A bit ago I reposted an article asking folks what they want in a sermon. I thought this was a very thoughtful response I received from a friend in my congregation. I offer to you here, with his permission, in no self-aggrandizing way:
What do I want in a sermon?
What I want is clearly not what everyone wants, and the fact that we at church have you pastors at the same time for so long is a terrific asset for the congregation. It allows different styles to be present in the same location.
So, what do I want?
I want someone who literally struggles with the cynic inside my head.
I see tremendous hypocrisy, which includes myself, throughout our society and community – and throughout our faith. So, I want someone who is able to identify those same things and point them out in a constructive way that reflects our faith.
I want to be challenged intellectually.
But I don’t want to be challenged to the point where I feel utterly stupid and shamed for my lack of wits. I was unchurched after I left home in 1988 and moved back and forth between my Mom and Dad’s houses when things were going very badly at my Mom’s home with her second husband. I started looking for churches again when I was stationed in Germany, after I spoke with a Jewish Rabbi, in 2004. I attended some traditional and nontraditional services. Some felt hokey and some felt familiar, “nice,” but maybe boring.
I don’t go to church to hear that I should love everyone.
I know that I should love everyone.
I want to hear how I should love someone who I otherwise would pass by. I want to hear that Jesus is more likely to be the grumpy half-crazy homeless guy that I’d see on the way to work downtown than anyone else that’s in my daily life.
I want to be challenged, and sometimes that means offended.
I want that.
That’s tempered with not wanting a shock-jock turned preacher – or a preacher that is so full of himself or herself that any semblance of approachability and humility have transmogrified into this puritanical, holier-than-thou, give all your money to the church, “holy man” who is the knoweth and the beginningeth and endeth of all things Jesus.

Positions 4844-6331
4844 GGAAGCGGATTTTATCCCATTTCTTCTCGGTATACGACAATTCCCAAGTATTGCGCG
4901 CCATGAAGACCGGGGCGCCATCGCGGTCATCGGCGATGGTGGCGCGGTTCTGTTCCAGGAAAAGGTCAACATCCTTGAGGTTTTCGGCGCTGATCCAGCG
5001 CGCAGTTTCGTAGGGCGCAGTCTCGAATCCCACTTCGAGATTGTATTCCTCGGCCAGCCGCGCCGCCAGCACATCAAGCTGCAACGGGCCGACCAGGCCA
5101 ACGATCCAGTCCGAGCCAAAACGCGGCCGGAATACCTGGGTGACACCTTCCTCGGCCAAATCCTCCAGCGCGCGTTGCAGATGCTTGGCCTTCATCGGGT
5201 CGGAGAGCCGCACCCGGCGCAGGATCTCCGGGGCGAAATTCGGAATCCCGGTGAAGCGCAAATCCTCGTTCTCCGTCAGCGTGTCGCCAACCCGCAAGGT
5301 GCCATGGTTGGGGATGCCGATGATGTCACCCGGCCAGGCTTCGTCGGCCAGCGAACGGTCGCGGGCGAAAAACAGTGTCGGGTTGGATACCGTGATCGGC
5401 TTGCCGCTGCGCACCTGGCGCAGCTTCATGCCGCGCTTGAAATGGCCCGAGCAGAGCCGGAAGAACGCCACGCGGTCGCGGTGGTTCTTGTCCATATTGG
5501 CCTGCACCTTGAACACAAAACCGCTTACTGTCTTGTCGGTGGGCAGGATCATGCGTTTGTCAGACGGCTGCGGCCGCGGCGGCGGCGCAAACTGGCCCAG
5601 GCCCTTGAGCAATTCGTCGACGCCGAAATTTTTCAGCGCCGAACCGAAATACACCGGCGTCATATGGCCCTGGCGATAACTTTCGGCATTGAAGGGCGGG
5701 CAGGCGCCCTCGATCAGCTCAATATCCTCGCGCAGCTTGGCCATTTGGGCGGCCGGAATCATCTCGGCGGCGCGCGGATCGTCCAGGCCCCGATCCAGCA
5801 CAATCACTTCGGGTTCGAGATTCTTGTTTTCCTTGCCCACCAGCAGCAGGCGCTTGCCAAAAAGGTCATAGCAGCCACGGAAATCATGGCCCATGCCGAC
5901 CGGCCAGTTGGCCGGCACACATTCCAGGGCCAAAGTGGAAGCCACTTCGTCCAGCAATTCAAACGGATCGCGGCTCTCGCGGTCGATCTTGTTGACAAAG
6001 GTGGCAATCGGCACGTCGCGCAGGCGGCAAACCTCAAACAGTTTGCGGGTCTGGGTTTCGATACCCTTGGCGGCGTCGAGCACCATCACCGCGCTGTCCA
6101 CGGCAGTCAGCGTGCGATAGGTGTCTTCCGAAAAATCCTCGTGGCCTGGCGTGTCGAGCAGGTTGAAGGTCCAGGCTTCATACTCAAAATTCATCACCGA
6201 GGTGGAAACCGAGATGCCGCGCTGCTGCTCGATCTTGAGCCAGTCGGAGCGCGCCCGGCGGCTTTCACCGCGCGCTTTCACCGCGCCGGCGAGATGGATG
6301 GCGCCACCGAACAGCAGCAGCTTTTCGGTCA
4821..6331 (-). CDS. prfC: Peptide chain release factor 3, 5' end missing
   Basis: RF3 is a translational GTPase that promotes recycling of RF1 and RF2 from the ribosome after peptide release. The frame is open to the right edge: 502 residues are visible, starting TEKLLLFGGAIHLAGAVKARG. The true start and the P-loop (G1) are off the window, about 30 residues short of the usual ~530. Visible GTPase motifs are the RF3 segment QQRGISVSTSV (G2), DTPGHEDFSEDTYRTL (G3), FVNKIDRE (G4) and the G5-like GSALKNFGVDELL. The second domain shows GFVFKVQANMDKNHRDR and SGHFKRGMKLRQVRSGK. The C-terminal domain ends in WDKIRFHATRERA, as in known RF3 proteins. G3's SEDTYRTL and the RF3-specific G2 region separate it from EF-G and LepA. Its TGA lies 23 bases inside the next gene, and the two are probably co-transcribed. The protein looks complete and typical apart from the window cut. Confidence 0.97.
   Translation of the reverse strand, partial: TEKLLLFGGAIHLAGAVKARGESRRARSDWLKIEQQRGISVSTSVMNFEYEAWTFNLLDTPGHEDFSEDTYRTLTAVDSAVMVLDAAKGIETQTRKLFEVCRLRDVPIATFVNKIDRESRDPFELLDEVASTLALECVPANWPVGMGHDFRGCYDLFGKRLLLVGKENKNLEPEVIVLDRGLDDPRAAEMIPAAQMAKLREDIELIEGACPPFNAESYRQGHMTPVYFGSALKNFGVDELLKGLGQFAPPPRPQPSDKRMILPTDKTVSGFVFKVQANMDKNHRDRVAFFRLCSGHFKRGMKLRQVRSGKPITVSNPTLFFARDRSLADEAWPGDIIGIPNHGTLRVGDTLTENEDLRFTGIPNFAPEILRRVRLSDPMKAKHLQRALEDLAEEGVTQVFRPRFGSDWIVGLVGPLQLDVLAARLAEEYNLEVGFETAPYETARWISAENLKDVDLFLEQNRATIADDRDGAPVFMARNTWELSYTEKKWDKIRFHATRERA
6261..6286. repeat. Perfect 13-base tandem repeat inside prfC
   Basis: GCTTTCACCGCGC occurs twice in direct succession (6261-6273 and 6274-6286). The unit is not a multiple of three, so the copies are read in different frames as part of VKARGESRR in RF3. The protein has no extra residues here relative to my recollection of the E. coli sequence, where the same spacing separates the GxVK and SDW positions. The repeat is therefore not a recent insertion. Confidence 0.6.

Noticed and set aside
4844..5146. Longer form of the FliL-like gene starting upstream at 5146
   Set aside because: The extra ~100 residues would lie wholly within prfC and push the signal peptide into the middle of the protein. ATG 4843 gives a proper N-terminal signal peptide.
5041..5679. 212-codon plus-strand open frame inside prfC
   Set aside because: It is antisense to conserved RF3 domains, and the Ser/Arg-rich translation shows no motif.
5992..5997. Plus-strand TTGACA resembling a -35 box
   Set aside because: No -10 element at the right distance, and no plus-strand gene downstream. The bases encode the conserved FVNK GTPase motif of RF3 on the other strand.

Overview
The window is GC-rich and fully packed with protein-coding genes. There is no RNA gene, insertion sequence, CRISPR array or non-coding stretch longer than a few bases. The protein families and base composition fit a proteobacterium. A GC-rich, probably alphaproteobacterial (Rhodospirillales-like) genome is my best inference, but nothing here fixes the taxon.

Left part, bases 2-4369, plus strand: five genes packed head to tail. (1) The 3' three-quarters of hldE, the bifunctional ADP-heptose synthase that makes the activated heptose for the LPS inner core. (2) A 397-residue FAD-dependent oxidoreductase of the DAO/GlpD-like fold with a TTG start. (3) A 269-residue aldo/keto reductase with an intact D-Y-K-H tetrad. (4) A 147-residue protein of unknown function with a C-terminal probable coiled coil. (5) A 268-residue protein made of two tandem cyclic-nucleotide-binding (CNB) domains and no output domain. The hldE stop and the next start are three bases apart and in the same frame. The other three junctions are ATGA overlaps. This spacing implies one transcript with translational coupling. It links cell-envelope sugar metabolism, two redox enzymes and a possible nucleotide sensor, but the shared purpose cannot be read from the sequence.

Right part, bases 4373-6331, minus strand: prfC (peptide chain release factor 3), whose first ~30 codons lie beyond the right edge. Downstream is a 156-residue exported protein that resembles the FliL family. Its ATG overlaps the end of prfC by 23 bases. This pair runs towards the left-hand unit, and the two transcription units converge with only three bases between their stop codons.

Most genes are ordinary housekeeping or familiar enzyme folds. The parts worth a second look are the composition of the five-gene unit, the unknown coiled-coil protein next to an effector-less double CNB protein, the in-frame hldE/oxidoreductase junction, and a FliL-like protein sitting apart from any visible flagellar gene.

I don’t want a fire breathing, Bible-thumping preacher man, who tells me that the only folks who get saved are those that are baptized in this church or that one.
I want a sermon to help bridge the gaps.
Between the Christian factions – or to at least help us understand what makes a Methodist sermon different than a Catholic or Non-Denominational one. That desire goes back to learning bits and pieces about our faith – but through current happenings. It doesn’t have to be about ISIS, but it can. It doesn’t have to be about politics, but it can.
When we bought our home, we bought it to be closer to our church and to a particular school. We want to stay and we want to be part of this community. I want to be continually challenged. If I’m not, I tend to wander and stray.
At the risk of your reaching critical mass (get it, “mass”…) of mental acuity and sheer mathematical arithmetical genius, I had only found a small handful of clergy that I could relate to (I guess that’s not just until I found Aldersgate, as it is still the case.
I could tell you a story through these three clergy – one Rabbi, one Catholic, and one Evangelical Preacher… I found bits to identify with each and something to take away. It’s raised questions that I’ve asked and questions that I haven’t.
I still ended up in the Methodist tradition that I was baptized into back in the Chicago area. Maybe because of tradition, but maybe also because I’ve found someone like you all. We are happy here and what we are getting is exactly what we want.
Hopefully that’s helpful.
Thanks for asking.